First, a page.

Eerie shapes athwart microbial layer stacks
 
eerte fingers
The colour of the red chert varieties from the Döhlen basin (Lower Permian) in Saxony is due to the oxygen production of blue-green algae and subsequent precipitation of iron oxides. Depending on the growth mode of the algae, the red stain appears as clouds or stacks of thin layers. Most often everything looks normal but there are rare cases of unexplained phenomena as in Fig.1 where a red hand with five fingers does not only make an eerie sight but also seems to defy any attempt at an explanation. The fingers are certainly not brought about by disintegration of the layer stack as it is observed sometimes in cases where the vicinity of the layer stack was still fluid. (Compare Permian Chert News 8.)
The crack on the right
went straight through the stack as if it were an isotropic material. The crack tip obviously came upon certain position where the mechanical anisotropy of the stack was dominating so that fracture mechanics caused the crack to make a sudden kink. Later on, the crack got a thin red lining and a fill of clear chalzedony which appears dark now. This crack is not helpful in connection with the mysterious structure.

Fig.1: Mysterious finger-like structure superimposed on a stack of thin microbial layers.
        Picture width 7mm, same scale for all pictures.
eerie claw

Fig.2 (left): Similar as Fig.1, evenly spaced "claws" seen as if grabbing a bent stack of layers. 
Picture width 7mm.

Fig.2 provides additional information. The path of the long crack in the middle, ending below, had not been influenced by the presence of layers, hence it must have propagated at an advanced stage of silicification when the silica gel had become rather stiff. Later the crack healed by getting filled with clear silica gel, hence the dark aspect. By that time, the mysterious sructure had not yet been there, otherwise it would have been parted by the crack. It cannot be explained as late cracks filled with red substance since there are no displacements.

Fig.3 (right): Mysterious thick-walled bowl, unaffected by the microbial layers,
with 3D-aspect.  Picture width 5.5mm. 
mysterious bowl
Not only branching structures as in Figs.1,2 but also simple ones may give rise to awe and wonder as they make an otherworldly sight. In Fig.3, "this world" is made up of the usual yellow-stained microbial formationes in clear chalcedony, floccules below and sheets in stacks seen as parallel lines in cross-section, partially crushed at some stage of silicification, while a bowl-shaped body seems to float there ghost-like, penetrating everything. Part of its wall is seen extending into the depth, which provides a 3D-aspect.eerie shell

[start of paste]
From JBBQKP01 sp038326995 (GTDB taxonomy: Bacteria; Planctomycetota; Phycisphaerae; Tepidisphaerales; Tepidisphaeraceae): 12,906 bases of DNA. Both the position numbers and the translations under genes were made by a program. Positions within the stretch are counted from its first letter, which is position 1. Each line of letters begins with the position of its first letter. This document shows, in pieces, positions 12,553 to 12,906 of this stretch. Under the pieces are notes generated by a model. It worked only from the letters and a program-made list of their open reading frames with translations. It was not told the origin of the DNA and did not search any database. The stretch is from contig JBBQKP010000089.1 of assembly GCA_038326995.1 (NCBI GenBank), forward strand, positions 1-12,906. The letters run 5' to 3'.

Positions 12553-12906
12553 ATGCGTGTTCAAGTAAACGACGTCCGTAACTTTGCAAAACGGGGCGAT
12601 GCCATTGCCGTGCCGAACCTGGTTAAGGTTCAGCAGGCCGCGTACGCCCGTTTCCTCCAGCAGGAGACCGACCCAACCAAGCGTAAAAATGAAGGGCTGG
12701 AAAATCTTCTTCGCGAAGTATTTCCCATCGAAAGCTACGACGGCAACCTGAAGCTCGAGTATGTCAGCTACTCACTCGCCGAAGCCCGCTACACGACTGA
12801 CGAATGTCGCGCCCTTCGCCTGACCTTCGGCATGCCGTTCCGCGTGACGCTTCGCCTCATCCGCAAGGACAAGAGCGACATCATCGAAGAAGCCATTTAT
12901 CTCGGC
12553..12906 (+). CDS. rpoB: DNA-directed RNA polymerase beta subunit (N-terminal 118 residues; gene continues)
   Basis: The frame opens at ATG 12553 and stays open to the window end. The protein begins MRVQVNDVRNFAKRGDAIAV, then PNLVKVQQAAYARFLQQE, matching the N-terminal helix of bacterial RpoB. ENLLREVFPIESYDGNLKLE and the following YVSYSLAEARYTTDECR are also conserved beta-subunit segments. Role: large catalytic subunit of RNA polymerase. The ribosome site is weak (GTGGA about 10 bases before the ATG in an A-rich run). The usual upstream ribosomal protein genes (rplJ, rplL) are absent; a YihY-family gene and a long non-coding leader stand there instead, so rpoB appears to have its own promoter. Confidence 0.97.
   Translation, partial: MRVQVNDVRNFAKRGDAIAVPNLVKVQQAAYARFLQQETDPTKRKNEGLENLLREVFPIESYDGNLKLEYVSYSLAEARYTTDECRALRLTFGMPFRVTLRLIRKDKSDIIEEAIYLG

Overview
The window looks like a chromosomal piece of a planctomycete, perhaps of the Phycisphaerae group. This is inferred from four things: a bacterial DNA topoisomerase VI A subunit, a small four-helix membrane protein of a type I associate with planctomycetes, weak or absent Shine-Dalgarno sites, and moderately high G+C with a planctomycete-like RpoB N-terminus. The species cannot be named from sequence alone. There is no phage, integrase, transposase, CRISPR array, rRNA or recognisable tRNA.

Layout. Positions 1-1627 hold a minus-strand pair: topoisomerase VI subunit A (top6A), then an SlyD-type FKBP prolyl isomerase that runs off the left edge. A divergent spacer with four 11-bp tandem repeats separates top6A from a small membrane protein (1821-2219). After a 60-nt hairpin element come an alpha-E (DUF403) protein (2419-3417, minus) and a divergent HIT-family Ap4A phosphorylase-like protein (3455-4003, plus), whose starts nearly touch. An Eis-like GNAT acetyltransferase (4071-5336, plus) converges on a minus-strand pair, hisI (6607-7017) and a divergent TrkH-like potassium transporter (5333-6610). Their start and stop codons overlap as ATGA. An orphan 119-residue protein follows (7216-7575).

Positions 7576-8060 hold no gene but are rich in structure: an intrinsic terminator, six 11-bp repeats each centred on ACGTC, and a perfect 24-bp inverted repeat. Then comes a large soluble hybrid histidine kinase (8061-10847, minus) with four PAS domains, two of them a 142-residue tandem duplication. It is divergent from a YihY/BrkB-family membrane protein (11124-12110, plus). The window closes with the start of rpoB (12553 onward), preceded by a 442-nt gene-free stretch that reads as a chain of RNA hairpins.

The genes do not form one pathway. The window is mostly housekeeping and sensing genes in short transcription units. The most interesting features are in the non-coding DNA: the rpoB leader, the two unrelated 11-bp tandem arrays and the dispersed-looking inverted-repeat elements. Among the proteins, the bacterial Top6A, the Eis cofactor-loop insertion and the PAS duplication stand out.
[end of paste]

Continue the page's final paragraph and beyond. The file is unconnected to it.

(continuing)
Fig.4 (left): Thin red shell among yellow-stained microbial layers in clear chalcedony, with 3D-aspectPicture width 5.5mm.

Unlike the red formations in the above images, the shell in Fig.4 is thin, 30-50µm (not seen with this illumination). The edge seen here is not a cut edge all along. There is a definite natural edge
of the shell, seen here only below left where it dives down behind microbial layers. The visual 3D-impression is enhanced by several stained layers in clear chalcedony on the left touching the red shell behind.

The enigmatic structures of the types shown here seem to be rare phenomena in the red Permian cherts from Saxony. Only a few more have been observed and recorded, and not much can be said about their possible way of formation. Apparently, oxygen and dissolved iron had moved through the solid silica gel by diffusion. No explanation can be given here concerning their precipitation as red hematite in definite sheets, branching or not, athwart existing structures.
Samples:
Old fragments of chert layers found in glazial river deposits at Hänichen and Wilmsdorf, Döhlen basin, Freital near Dresden, Saxony.
Labels: H/248.2 (1.8kg, 1999), H/375.1 (12kg, 1999),
W/8.2 (1.1kg, 1990),  H/333.1 (4.65kg, 2001).

H.-J. Weiss      2018
Scolecopteris pinnule cross-section, Sardinia Permian Chert News 18

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